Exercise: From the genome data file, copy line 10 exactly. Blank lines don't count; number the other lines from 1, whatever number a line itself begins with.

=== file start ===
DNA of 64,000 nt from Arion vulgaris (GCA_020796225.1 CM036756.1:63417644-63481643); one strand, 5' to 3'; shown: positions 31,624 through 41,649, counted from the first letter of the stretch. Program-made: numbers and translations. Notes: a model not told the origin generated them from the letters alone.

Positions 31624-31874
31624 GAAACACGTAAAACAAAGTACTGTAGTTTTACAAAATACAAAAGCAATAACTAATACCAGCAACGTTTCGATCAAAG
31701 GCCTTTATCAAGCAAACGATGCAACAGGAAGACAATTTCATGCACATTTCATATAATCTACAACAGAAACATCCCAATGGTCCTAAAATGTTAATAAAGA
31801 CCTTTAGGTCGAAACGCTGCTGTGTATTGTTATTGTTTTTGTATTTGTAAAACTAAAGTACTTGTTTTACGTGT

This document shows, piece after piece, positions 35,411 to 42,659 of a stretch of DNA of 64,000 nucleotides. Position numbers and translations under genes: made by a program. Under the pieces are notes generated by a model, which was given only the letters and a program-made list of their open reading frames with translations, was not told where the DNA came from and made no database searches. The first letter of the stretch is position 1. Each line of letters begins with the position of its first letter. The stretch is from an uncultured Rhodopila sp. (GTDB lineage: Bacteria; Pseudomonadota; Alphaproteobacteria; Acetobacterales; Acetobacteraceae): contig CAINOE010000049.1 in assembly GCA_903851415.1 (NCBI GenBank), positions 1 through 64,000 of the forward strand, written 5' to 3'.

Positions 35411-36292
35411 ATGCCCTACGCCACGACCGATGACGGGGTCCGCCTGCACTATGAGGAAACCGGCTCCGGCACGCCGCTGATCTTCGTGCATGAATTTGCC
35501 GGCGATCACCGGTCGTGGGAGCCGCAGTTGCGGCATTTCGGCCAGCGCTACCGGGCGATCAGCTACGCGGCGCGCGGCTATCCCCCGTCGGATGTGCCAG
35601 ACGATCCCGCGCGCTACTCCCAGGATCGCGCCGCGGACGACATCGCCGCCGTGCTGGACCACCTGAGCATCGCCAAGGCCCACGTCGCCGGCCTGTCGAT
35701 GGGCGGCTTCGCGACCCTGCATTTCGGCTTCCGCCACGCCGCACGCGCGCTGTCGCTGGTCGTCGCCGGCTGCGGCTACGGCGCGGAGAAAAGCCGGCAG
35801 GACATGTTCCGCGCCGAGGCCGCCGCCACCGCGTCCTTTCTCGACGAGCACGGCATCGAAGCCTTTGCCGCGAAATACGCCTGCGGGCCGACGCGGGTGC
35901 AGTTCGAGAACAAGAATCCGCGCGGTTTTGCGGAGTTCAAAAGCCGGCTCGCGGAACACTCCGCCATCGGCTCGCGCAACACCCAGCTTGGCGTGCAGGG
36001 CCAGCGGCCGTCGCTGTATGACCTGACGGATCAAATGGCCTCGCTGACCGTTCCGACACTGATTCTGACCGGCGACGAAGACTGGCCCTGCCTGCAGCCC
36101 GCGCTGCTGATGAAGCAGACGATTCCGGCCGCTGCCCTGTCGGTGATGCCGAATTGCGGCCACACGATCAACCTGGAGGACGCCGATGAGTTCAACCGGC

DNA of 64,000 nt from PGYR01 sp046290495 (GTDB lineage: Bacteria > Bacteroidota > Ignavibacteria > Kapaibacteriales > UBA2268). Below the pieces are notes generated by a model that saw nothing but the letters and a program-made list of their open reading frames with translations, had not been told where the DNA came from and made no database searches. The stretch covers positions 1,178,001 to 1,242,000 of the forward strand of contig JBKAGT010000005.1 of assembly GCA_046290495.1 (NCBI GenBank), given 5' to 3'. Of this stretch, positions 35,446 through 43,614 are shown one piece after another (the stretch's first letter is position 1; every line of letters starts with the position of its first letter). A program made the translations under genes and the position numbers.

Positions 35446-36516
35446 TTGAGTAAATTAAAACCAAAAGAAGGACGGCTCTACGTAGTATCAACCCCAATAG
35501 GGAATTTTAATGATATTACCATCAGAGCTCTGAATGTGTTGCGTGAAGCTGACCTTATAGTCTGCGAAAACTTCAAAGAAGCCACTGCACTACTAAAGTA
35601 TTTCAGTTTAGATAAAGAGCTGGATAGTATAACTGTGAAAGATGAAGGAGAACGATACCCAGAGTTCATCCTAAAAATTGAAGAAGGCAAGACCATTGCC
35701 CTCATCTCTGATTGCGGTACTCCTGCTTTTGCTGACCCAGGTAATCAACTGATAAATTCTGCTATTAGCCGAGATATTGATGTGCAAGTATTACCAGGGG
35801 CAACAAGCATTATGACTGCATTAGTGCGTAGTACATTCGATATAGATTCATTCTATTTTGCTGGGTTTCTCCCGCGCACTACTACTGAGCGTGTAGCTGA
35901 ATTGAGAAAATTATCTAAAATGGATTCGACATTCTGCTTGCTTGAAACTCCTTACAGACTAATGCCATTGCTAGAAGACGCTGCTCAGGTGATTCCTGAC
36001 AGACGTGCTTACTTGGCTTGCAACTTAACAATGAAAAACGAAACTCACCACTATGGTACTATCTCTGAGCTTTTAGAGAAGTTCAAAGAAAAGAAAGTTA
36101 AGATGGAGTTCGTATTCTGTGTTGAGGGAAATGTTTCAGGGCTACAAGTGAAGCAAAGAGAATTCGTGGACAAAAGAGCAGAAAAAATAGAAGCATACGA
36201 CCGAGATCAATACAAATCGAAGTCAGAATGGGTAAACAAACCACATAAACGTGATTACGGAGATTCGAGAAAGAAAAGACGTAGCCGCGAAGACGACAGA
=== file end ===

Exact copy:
35601 ACGATCCCGCGCGCTACTCCCAGGATCGCGCCGCGGACGACATCGCCGCCGTGCTGGACCACCTGAGCATCGCCAAGGCCCACGTCGCCGGCCTGTCGAT